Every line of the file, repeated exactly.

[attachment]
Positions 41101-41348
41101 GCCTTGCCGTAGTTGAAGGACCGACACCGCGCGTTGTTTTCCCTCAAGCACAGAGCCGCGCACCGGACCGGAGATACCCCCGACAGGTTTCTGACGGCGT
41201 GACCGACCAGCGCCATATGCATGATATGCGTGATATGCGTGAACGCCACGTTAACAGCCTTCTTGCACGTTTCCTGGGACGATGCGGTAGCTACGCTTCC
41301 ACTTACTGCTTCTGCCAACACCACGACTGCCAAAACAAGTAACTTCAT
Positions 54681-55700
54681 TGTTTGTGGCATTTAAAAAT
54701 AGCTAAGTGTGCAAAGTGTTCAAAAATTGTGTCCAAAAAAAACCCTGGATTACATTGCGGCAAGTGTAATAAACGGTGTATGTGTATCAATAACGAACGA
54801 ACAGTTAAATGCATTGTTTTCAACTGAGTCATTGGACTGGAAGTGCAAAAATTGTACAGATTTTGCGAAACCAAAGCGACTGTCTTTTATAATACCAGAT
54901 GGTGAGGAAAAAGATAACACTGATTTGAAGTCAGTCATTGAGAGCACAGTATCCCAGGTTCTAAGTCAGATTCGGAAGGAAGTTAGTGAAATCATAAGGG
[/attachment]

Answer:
Positions 41101-41348
41101 GCCTTGCCGTAGTTGAAGGACCGACACCGCGCGTTGTTTTCCCTCAAGCACAGAGCCGCGCACCGGACCGGAGATACCCCCGACAGGTTTCTGACGGCGT
41201 GACCGACCAGCGCCATATGCATGATATGCGTGATATGCGTGAACGCCACGTTAACAGCCTTCTTGCACGTTTCCTGGGACGATGCGGTAGCTACGCTTCC
41301 ACTTACTGCTTCTGCCAACACCACGACTGCCAAAACAAGTAACTTCAT
Positions 54681-55700
54681 TGTTTGTGGCATTTAAAAAT
54701 AGCTAAGTGTGCAAAGTGTTCAAAAATTGTGTCCAAAAAAAACCCTGGATTACATTGCGGCAAGTGTAATAAACGGTGTATGTGTATCAATAACGAACGA
54801 ACAGTTAAATGCATTGTTTTCAACTGAGTCATTGGACTGGAAGTGCAAAAATTGTACAGATTTTGCGAAACCAAAGCGACTGTCTTTTATAATACCAGAT
54901 GGTGAGGAAAAAGATAACACTGATTTGAAGTCAGTCATTGAGAGCACAGTATCCCAGGTTCTAAGTCAGATTCGGAAGGAAGTTAGTGAAATCATAAGGG